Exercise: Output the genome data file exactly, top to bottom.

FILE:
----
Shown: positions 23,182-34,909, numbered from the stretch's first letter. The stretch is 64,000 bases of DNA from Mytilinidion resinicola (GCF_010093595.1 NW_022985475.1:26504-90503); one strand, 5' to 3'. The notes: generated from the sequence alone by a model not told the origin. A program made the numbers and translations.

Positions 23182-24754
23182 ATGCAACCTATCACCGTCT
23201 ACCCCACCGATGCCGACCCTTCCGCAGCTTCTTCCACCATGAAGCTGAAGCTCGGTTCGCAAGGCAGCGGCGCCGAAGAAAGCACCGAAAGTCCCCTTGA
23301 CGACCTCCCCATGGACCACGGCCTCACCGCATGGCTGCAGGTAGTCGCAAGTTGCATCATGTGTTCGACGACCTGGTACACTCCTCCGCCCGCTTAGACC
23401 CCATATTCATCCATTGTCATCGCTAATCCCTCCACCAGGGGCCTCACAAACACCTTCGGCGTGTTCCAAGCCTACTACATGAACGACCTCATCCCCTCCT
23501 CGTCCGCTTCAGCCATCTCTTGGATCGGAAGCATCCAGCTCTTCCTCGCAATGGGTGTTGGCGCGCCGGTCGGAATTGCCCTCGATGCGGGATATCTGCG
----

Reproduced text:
Shown: positions 23,182-34,909, numbered from the stretch's first letter. The stretch is 64,000 bases of DNA from Mytilinidion resinicola (GCF_010093595.1 NW_022985475.1:26504-90503); one strand, 5' to 3'. The notes: generated from the sequence alone by a model not told the origin. A program made the numbers and translations.

Positions 23182-24754
23182 ATGCAACCTATCACCGTCT
23201 ACCCCACCGATGCCGACCCTTCCGCAGCTTCTTCCACCATGAAGCTGAAGCTCGGTTCGCAAGGCAGCGGCGCCGAAGAAAGCACCGAAAGTCCCCTTGA
23301 CGACCTCCCCATGGACCACGGCCTCACCGCATGGCTGCAGGTAGTCGCAAGTTGCATCATGTGTTCGACGACCTGGTACACTCCTCCGCCCGCTTAGACC
23401 CCATATTCATCCATTGTCATCGCTAATCCCTCCACCAGGGGCCTCACAAACACCTTCGGCGTGTTCCAAGCCTACTACATGAACGACCTCATCCCCTCCT
23501 CGTCCGCTTCAGCCATCTCTTGGATCGGAAGCATCCAGCTCTTCCTCGCAATGGGTGTTGGCGCGCCGGTCGGAATTGCCCTCGATGCGGGATATCTGCG